aka 大太監 aka Traitorous
Written by Cheung San-Yee
Directed by Sung Ting-Mei
In the 1970s, the most dangerous occupation in Taiwan was being Polly Shang Kuan’s father in a movie. And once again, Shaolin Traitorous involves Polly playing a character that is avenging the deaths of her parents. But, shockingly enough, Polly isn’t the focus of the flick, it’s Carter Wong as Shang Yung, who survives the massacre of his family as a child and then trains at Shaolin Temple and eventually go get revenge.
Story wise, Shaolin Traitorous is a by-the-numbers revenge flick. But the choreography makes it rise a bit above the crowd. There is an obsession with array attacks, and there are multiple scenes with many guards stacked on top of each other in a huge human fence formation. Though fun to look at, I’ve never really understood how these attacks do anything except present a bigger target. But maybe that’s the trick…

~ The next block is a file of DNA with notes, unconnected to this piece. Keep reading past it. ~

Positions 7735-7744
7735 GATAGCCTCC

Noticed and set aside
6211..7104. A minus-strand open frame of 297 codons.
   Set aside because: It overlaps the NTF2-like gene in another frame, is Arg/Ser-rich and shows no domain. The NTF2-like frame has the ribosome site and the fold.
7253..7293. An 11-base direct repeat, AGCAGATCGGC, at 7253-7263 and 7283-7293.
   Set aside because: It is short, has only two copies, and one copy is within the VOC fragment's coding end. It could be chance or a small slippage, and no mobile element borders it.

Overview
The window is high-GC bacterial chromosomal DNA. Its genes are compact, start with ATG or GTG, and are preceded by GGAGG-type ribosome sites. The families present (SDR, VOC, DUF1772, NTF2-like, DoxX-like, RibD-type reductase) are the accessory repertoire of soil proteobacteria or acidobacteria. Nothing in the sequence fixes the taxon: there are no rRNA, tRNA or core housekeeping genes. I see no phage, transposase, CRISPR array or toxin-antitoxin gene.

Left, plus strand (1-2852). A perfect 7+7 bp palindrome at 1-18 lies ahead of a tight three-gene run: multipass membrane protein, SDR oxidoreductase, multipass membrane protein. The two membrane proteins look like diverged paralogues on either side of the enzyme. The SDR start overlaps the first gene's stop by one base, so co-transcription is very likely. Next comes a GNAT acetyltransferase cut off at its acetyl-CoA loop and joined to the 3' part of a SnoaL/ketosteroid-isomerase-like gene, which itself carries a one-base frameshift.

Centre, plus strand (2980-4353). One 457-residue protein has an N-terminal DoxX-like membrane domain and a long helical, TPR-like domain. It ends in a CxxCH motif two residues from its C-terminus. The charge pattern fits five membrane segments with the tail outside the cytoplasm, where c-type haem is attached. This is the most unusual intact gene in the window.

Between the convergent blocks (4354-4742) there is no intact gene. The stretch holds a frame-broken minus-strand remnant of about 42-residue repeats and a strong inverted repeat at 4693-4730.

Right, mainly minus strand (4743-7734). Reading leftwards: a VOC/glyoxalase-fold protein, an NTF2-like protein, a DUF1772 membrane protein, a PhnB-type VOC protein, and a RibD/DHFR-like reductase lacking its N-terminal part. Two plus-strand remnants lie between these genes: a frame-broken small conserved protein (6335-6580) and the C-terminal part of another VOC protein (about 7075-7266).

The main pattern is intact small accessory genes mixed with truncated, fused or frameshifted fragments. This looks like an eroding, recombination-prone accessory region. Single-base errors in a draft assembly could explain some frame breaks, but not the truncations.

Aside from the many guards stacking, if you’ve seen one of these films, you know the score. If they’re your thing, then you will enjoy the crap out of Shaolin Traitorous. If you’re just seeking some kung fu thrills, it will do the trick. But it’s not going to be a film you rave to everyone about on Twitter.
It was a peaceful house with three people and a kid..until THEY came! The Royal Guard or something. Lead by Tin Erh Keng, who joined with Wei Chung Hsien and did bad things, he brought the Officer from North City and the Head of Guards from East City with him to kill the Yungs! Obviously… Of course, the Yungs aren’t going down without a fight. But they do die eventually, as young Shang Yung watches from bushes. He sees the trick sword Officer of North City uses, and takes his mother’s bracelet with bells on it, which he wears as a necklace.
Eventually, young Shang Yung ends up outside Shaolin Temple and prays and prays. Eventually the monks let him in, and he begins training, first gathering water which seems to be the standard newbie task according to the kung fu films I watch. He also sees the 18 Bronzemen, which are just guys in gold paint. Maybe they are supposed to be statues, or maybe the temple just has 18 guys standing around in 18 different poses because they needed busywork to justify the 18 new employees. If you don’t use your department’s budget, you lose it!